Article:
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Is There An Easy Entry Ski Boot??

post #1 of 16
Thread Starter 

Are there any ski boots that are easy to get on? Looking for a halfway decent rear entry boot.:eek Maybe even a poor one if that's all there is.

This is for someone who's 79, has ankle and foot issues and has a difficult time getting into boots. Tried the three piece Nordicas, didn't work.

We did go to one place that had the Apex. That would work but it's 7-800$. Looking for something not so expensive. Probably would be used 10 days this year.

This seems to be a serious missing category in the industry. One wonders if the ski industry knows anything about who's actually skiing. I could sell 5 pairs of a decent easy to put on boot. If you can't get the boot on, you're not going to ski. Pretty simple. When all the salesman can offer is some sort of spray to make them easier to get on, it's a joke. We've tried the sprays.

 

Any ideas? Maybe a rear entry rental?

post #2 of 16

Apex?

 

http://apexskiboots.com/about

 

I hear they are easy to put on after shelling out $1,400 bucks hahaha..  Pretty difficult before that though..

 

But, I also heard some rear entry clones are out.  Look around.

post #3 of 16

Did you try "hike feature" boots like the Head Challenger or even the Tecnica Cochise series? This design allow the cuff to open back a bit allowing people with limited range get in the shell easier. I would also suggest a Hot Gear Bag, a warm shell is a lot more pliable and easier to get in. For seniors, I also suggest the buddy system for putting boots on. I'd love to see a boot like the Salomon SX to come back for these situation.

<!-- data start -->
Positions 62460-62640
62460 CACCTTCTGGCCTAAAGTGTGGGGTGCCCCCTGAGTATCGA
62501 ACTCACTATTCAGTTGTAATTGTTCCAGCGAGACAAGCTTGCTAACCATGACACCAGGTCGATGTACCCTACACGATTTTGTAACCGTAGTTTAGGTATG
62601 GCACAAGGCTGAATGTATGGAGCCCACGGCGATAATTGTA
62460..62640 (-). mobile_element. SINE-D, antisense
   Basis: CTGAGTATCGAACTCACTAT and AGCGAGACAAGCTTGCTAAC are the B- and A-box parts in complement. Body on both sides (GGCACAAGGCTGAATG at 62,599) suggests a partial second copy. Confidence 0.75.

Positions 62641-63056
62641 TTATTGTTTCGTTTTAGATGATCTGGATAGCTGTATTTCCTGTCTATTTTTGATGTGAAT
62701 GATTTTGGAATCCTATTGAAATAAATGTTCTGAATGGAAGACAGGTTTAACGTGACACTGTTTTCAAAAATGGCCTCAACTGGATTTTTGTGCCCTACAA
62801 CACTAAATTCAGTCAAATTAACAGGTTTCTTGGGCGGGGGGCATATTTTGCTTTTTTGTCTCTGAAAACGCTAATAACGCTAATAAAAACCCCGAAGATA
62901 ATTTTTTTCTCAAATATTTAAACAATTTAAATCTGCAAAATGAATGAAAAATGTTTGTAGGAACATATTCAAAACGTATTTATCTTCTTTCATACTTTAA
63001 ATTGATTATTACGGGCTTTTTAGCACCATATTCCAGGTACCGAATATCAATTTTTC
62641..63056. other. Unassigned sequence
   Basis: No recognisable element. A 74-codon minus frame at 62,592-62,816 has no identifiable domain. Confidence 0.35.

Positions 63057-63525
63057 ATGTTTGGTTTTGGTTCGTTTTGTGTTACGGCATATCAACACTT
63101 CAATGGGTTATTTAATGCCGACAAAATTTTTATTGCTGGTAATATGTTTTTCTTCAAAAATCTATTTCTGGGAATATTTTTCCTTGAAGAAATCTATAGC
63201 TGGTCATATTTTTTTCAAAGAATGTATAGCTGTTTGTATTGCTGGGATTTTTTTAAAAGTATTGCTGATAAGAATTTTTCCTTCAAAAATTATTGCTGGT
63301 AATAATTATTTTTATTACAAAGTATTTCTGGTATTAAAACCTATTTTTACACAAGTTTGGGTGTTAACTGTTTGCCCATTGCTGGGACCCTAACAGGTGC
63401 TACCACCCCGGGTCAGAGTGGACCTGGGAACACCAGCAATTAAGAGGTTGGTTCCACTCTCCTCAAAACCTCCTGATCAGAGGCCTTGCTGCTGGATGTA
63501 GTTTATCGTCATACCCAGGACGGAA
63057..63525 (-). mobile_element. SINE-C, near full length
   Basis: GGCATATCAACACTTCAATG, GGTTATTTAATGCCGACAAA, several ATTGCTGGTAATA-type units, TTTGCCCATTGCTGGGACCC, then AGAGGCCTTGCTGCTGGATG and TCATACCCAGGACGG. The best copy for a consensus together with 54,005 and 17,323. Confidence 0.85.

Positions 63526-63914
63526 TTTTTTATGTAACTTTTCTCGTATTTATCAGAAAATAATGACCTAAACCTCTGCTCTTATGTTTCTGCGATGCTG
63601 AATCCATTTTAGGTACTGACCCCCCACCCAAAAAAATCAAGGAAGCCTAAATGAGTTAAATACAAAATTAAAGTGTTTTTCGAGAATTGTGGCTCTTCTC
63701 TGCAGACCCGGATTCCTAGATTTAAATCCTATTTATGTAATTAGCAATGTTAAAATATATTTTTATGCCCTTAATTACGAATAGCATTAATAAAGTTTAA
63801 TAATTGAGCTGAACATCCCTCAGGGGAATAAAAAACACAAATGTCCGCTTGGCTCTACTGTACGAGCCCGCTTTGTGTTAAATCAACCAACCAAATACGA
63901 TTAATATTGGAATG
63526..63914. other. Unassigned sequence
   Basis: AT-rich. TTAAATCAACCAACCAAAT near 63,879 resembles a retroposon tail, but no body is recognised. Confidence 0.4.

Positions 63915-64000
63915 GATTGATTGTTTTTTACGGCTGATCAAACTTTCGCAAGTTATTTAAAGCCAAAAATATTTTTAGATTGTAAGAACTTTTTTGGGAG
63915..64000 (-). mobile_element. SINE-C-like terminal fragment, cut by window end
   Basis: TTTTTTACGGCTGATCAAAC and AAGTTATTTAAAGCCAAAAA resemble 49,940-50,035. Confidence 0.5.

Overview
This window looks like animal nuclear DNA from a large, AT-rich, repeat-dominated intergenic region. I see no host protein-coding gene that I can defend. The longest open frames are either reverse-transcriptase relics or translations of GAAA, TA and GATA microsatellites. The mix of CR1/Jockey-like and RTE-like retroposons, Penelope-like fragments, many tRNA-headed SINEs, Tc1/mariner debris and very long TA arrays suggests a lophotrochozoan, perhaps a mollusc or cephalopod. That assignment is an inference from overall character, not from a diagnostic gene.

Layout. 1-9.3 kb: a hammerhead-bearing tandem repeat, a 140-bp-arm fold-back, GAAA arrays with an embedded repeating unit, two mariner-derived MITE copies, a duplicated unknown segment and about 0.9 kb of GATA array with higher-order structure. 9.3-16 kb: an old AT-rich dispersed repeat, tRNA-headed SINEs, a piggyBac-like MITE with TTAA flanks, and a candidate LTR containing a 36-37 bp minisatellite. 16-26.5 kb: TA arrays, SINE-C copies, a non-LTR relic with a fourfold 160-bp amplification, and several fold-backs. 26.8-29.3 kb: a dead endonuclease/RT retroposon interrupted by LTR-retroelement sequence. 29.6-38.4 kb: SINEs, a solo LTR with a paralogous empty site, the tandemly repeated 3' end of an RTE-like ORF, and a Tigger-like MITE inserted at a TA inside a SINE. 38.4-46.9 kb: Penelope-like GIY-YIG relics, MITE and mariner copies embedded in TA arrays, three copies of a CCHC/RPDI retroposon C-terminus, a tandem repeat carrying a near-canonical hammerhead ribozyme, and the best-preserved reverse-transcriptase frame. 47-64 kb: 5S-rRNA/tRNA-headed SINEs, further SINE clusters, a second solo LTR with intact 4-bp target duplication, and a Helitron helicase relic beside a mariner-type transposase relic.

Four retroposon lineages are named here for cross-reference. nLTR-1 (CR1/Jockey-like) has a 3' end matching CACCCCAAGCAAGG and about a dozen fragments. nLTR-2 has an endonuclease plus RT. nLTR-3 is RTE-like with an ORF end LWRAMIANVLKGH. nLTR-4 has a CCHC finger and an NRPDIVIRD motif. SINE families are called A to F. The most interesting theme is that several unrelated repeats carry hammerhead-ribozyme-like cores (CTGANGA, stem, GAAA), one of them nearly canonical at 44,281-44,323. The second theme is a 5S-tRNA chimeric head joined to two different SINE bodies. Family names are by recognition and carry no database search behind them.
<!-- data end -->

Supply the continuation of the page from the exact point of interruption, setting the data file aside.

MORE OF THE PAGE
post #4 of 16
I have new Challengers. So far, they are not easy to get on.
post #5 of 16

I found that one of the side benefits to getting Intuition liners a couple seasons ago was that the wrap-around style makes it easier to get into and out of my boots.  Does still require pulling open the liner and shell.

 

One reason I kept my rear-entry boots when I was skiing a few days every few years was that I didn't want to deal with 4-buckle boots.

post #6 of 16
I just bought a pair of Dalbello Boss boots that seem ridiculously easy to get into. Dalbello owns an unusual 3 buckle design.
post #7 of 16
Thread Starter 

Here's the Challenger

 

 

http://youtu.be/_jkFeqo-TpA

 

Doesn't look all that easy and sib's comments confirm that.

 

Last would have to be fairly wide like 102-5mm.

Which Dalbello? Panterra?

post #8 of 16
Thread Starter 

What about used rear entry boots? What's a good one to look for?

Like this Soloman HTC 83. How does this rate on the turd scale?

 

 

Or this one. Equipe 93 size 345. (wtf? Soloman's own sizing? About a 10 no?)

Isn't this the one that Scott Schmidt skied on ?

 

 

Interesting post by Bud in the "Why Did Mid Entry Boots Fail?" Thread

 

Quote:
Originally Posted by bud heishman View Post
 

I have the distinction of having used every evolution of the Salomon rear entry boots to the Integral model and beyond.  Salomon did have, without a doubt the best skiing rear entry boot on the market and protected what made them work with patents galore.  When down sized and a few small modifications were made they skied quite well.  While working for Salomon for a few years it became apparent to me that all the imitators marketed their rear entries, which really really sucked, as their comfort and convenience models and their two piece architectures as their performance models.  This made it difficult for Salomon to come into a shop or clinic and tout their rear entry as a true performance boot when the other six reps who were just in that shop are telling the kids on the floor otherwise.  The perception became, performance = 2 piece, comfort/sport = rear entry.